Posted December 15, 2016
By DANIEL LLOVERAS
When you think about climate change, the images should be clear in your mind: power plants feeding the atmosphere with carbon dioxide, sea level rise engulfing coastal areas, glaciers collapsing under the weight of their melting ice.
However, there is one aspect of climate change that often gets overlooked: smoke.
Click to view a video slideshow narrated by writer Daniel Lloveras about Ascension Island smoke research.
That’s what Dr. Paquita Zuidema, professor of atmospheric sciences at the University of Miami Rosenstiel School of Marine and Atmospheric Science (RSMAS), and her international research team are investigating in a first-of-its-kind study.
The study, known as Layered Atlantic Smoke Interactions with Clouds (LASIC), is the first ever to thoroughly examine the effect of smoke from African wildfires on low clouds above the Atlantic Ocean. The radiative behavior of low-level Atlantic clouds is one of the largest uncertainties in forecast models, so the study could be vital to improving climate and weather predictions.
“While smoke acts as a blanket to warm the atmosphere, low-level clouds reflect sunlight, resulting in climate cooling,” Zuidema said. “Yet, it is unknown whether interactions between smoke and clouds result in net cooling or warming of the atmosphere.”
Southern Africa is the world’s largest emitter of smoke particles, known as biomass-burning aerosols. These particles are transported far offshore and can have widespread effects on both regional and global climate.
“The burning of grasslands and other biomass on the African continent unleashes an unprecedented amount of smoke into the atmosphere,” Zuidema said. “The key is to understand whether the smoke strengthens or weakens the low-level cloud deck.”
LASIC is being conducted on Ascension Island, a remote volcanic island in the middle of the south Atlantic Ocean.
The island is in the ideal location to directly observe smoke that has been in the atmosphere for a long time, about which is not well understood.
“Ascension is located directly underneath one of the biggest smoke plumes in the world,” Zuidema said. “The remote location allows us to sample the smoke after it is well-aged, something we are unable to do at continental research sites.”
The international research team is made up of scientists from five different countries: The United States, the United Kingdom, France, Namibia and South Africa.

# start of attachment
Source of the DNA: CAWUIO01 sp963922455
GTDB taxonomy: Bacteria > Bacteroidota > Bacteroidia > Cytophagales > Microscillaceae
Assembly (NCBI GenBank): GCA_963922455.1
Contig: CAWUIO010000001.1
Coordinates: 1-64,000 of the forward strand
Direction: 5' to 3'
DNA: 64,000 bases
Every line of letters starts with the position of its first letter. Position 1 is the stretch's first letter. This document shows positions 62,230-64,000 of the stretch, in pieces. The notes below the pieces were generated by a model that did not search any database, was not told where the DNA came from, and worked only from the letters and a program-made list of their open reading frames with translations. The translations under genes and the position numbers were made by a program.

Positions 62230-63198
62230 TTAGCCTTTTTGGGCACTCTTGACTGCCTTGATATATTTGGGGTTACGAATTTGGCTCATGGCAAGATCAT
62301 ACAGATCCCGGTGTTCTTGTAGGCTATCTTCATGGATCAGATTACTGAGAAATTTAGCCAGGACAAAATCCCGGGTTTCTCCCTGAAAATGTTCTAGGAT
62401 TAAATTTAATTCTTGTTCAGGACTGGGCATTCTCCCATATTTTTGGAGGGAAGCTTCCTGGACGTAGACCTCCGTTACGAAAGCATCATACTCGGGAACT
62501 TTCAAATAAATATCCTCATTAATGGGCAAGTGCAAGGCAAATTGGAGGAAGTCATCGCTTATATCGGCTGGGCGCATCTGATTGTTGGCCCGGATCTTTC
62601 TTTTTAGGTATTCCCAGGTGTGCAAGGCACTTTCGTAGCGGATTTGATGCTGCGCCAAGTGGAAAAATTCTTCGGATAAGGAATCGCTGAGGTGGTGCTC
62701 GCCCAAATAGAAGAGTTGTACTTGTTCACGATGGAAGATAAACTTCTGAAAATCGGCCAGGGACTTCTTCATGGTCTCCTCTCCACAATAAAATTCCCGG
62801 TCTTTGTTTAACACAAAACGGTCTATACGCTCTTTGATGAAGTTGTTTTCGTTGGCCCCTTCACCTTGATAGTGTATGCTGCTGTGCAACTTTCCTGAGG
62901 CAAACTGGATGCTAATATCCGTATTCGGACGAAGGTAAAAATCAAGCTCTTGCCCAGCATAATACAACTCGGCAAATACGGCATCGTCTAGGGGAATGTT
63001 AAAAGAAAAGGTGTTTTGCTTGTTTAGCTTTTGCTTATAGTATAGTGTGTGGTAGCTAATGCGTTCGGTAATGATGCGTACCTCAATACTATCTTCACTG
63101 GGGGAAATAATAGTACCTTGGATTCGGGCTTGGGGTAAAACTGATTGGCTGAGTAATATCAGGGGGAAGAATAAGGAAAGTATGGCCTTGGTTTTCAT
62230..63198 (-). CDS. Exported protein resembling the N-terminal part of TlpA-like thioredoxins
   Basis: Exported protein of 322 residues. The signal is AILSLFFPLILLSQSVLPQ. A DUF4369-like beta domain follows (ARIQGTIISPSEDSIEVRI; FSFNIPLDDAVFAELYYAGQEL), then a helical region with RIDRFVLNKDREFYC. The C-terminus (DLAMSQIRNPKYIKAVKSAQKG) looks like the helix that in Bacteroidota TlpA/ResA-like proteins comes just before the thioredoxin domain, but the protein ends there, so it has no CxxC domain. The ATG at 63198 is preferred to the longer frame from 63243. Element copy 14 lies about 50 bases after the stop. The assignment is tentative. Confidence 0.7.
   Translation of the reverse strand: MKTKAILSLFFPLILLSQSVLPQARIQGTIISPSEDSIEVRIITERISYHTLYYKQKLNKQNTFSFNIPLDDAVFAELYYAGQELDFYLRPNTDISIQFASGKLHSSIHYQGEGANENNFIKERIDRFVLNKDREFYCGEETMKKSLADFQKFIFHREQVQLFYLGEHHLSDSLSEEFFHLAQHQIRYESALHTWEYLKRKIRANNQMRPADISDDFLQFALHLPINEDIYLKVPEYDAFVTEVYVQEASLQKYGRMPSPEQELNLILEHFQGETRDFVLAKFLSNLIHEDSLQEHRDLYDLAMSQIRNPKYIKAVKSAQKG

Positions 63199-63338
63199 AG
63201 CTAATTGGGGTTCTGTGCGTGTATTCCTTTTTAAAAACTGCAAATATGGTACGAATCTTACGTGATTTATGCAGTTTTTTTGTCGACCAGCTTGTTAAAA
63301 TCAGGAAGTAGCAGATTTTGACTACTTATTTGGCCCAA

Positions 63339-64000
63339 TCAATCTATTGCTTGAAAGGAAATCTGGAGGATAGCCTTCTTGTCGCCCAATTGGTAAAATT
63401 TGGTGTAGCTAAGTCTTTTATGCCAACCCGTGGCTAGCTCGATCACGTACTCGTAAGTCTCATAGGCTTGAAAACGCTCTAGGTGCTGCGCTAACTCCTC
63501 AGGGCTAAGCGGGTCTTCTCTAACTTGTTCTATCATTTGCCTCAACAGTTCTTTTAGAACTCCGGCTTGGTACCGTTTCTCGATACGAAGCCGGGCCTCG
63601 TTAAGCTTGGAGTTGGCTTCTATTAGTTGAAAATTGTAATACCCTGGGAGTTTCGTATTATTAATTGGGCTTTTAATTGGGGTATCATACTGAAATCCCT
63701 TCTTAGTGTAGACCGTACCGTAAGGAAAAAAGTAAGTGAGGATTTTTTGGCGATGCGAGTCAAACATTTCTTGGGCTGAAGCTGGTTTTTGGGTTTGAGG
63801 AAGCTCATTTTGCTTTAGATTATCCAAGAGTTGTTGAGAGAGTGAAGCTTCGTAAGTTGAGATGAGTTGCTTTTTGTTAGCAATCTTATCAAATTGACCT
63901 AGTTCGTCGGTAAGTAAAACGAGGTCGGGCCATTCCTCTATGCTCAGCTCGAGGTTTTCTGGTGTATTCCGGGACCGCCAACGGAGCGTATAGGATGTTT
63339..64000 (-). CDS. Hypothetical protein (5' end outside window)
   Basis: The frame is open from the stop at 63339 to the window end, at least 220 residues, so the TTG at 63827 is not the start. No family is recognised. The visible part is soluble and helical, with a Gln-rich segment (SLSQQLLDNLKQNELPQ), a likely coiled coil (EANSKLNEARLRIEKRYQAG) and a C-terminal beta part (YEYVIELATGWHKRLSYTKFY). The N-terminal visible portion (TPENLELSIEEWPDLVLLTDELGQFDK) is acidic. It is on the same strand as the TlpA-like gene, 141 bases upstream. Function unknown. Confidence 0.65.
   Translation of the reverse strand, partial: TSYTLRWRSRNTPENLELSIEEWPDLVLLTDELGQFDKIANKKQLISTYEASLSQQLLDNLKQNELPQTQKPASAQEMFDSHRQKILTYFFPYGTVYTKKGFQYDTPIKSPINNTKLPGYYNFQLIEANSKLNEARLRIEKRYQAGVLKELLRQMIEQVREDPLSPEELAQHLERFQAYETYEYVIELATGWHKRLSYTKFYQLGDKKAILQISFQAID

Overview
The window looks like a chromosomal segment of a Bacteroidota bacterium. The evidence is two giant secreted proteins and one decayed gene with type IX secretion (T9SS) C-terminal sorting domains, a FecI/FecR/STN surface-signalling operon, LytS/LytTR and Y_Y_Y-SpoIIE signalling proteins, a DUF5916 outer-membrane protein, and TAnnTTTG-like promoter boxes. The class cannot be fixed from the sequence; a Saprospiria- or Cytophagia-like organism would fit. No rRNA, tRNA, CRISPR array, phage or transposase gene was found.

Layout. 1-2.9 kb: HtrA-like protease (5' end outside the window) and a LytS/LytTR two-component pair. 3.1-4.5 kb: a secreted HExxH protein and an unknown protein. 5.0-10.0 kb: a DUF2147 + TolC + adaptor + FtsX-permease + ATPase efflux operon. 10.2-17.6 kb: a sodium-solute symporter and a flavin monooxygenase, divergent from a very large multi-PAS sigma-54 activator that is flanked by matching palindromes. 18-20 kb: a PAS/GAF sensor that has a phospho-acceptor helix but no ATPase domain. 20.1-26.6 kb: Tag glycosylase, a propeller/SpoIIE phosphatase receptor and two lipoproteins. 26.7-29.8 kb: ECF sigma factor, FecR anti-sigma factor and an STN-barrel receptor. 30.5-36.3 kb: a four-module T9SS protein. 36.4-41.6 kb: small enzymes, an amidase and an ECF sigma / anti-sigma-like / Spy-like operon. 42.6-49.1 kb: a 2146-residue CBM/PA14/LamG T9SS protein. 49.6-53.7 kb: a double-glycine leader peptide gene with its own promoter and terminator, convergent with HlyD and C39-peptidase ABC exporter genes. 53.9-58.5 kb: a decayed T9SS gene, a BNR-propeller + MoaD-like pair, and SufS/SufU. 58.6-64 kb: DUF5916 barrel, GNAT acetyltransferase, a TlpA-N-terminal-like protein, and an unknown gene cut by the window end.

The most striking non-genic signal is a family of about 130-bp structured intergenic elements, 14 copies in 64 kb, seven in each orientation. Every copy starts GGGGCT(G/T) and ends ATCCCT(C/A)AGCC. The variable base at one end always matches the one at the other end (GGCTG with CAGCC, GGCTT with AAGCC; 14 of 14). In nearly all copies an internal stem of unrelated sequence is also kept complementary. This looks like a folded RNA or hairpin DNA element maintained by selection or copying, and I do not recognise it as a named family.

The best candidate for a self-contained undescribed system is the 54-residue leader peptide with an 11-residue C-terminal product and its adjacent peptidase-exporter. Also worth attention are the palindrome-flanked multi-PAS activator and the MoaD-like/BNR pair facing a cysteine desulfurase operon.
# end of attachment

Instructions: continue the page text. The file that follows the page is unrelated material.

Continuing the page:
According to Dr. Jim Haywood, professor of atmospheric science at the University of Exeter in England and co-investigator for LASIC, coordination among the international team has made for a logistically smooth study.
“Since Ascension is a base for both British and American military, we had the connections to establish a comprehensive research site,” Haywood said. “The island is sparsely populated and is primarily used for scientific and military purposes.”
Zuidema received a $365,050 grant from the U.S. Department of Energy to fund LASIC. The money has been used to pay for the surface instruments and aircraft missions, which have provided valuable data.
“The combination of in situ (on site) and remote sensing instruments has provided us with a wide variety of data,” Zuidema said. “That will help reduce much of the uncertainty associated with making these types of measurements.”
According to Thomas Gard, an undergraduate research assistant at RSMAS and one of Zuidema’s students, LASIC has the potential to be a pioneering study in the field of climate science.
“I think that this is one of the most fascinating studies in climate science today,” Gard said. “The remote location provides such a unique opportunity to collect data that can provide large-scale conclusions on the behavior of Earth’s climate.”
Haywood said that the data collected from Ascension Island has been robust, meaning that it is of high quality and is very intensive. The scientists have been able to analyze low cloud behavior with limited uncertainty and error.
“The measurements are able to highlight the strengths and weaknesses of numerical weather prediction models and climate models that forecast smoke intrusions over the island,” Haywood said. “This will ultimately lead to improved regional and global weather and climate predictions.”
The study began in June 2016 and will continue through October 2017, giving Zuidema and her team plenty of time to collect data in both smoky and clear conditions.
“The long deployment time has allowed us to characterize the marine low clouds both with and without the presence of smoke,” Zuidema said.
The entire world relies on forecast models in order to plan for a changing climate, so the importance of studies to improve those models cannot be overstated.
“This study will provide valuable information on Earth’s energy balance,” Zuidema said. “The information may improve the accuracy and legitimacy of numerical climate projections.”